A proposal for discursive methods of stakeholder involvement in healthcare project decision-making
2009-08-24T08:11:50Z (GMT) by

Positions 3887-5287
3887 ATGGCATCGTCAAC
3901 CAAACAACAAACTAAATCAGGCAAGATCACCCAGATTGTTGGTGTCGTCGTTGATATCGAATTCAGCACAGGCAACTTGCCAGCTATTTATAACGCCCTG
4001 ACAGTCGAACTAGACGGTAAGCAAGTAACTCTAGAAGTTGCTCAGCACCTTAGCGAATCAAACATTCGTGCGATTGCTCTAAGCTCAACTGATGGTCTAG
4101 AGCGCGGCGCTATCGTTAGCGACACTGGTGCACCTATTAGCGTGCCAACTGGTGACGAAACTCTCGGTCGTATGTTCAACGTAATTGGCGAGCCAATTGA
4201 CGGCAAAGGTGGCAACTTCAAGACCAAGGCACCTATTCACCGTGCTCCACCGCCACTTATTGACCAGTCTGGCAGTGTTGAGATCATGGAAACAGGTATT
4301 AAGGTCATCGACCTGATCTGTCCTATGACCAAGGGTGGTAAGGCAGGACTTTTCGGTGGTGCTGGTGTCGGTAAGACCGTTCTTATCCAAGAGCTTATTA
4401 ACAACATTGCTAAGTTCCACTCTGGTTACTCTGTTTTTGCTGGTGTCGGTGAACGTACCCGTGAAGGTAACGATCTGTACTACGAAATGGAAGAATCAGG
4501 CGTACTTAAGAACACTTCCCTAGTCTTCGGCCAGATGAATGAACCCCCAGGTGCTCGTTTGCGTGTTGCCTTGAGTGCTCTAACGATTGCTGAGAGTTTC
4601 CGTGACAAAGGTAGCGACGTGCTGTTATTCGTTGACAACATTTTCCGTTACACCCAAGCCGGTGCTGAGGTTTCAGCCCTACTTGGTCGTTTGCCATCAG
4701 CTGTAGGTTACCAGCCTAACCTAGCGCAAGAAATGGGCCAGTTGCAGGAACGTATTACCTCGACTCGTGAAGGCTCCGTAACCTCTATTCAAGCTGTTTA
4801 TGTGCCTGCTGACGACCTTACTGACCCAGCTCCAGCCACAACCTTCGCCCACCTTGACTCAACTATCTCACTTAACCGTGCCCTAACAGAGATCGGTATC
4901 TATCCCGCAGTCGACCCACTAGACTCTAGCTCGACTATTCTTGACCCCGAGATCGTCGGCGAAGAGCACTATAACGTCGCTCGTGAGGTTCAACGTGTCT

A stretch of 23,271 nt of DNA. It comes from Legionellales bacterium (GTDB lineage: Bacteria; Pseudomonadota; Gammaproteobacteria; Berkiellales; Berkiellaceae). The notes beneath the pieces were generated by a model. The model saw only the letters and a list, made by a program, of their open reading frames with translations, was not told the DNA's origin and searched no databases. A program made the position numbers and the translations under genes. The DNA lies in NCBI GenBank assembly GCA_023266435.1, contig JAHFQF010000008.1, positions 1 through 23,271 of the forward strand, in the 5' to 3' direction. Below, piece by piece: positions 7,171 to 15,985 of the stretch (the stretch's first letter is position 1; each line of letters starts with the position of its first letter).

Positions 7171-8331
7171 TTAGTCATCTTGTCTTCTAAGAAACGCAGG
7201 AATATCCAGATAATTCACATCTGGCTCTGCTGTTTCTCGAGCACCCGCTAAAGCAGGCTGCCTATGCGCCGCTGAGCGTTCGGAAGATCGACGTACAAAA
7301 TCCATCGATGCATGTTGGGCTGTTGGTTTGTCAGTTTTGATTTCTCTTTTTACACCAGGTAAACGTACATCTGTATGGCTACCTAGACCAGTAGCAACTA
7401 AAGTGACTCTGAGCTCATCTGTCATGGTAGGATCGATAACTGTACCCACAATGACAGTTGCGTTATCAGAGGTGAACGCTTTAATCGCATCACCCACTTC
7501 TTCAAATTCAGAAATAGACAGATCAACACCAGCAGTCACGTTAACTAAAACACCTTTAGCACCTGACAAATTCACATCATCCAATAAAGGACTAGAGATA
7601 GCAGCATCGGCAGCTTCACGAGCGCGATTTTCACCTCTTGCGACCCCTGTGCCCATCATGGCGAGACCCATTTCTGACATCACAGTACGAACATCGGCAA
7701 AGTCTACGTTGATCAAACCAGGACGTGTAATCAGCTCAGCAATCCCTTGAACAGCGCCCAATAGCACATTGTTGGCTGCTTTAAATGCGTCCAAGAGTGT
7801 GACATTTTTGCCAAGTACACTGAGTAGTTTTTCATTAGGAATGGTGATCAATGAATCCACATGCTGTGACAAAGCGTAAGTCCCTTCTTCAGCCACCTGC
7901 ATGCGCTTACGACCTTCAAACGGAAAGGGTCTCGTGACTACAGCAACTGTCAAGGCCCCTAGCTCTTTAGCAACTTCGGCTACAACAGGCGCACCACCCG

Health is the state of complete wellbeing and not merely absence of disease (WHO 1948). The term healthcare facilities (synonymously used with healthcare buildings) is used here to refer to those structures in which health is restored or nurtured. The Sir Winston Churchill saying “we shape our buildings, thereafter they shape us” is increasingly being validated by empirical evidence. The built environment has been found to influence human behaviour (for example, Bordass and Leamann 1997), while recent research further indicates that healthcare facility design and built environments impact on patient wellbeing and staff performance (Lawson and Phiri 2003). This highlights the need to understand and manage the stakeholders in order to minimise negative impacts of healthcare buildings on the people (health and wellbeing) and to a greater extent the locality (urban sustainability). Building construction projects are generally divided into several stages representing different activities and levels of building completeness and use (Gambatese et al. 2007). The construction industry has been reported to often rush into projects without adequate understanding of the importance of the early phases (Emmitt 2007). It has also been known to make decisions predominantly based on the capital (initial) cost of a facility (Holti et al. 2000; Woodhead 2000). However, it is in the less-emphasised pre-design stages that fundamental decisions regarding major issues in the life cycle of the facility are made (Duerk 1993; Yu et al. 2007). This paper is based on pre-design activity. It attempts to portray the worth of spending more time in trying to engage with and understanding stakeholders as part of key planning activity. The paper also relates to how the social facet of sustainability can be utilised in decision support to enhance the other aspects of sustainable development especially in realising the functional value of a healthcare facility. The proposed ‘cooperative discourse’ and Value Management (VM) methodology, mainly workshop-based activities, heavily relies on the social aspect of communication. This may include hearing and listening, understanding and sharing of information as well as compromising positions [amongst the three aspects: economic, social and environmental] in order to achieve common good.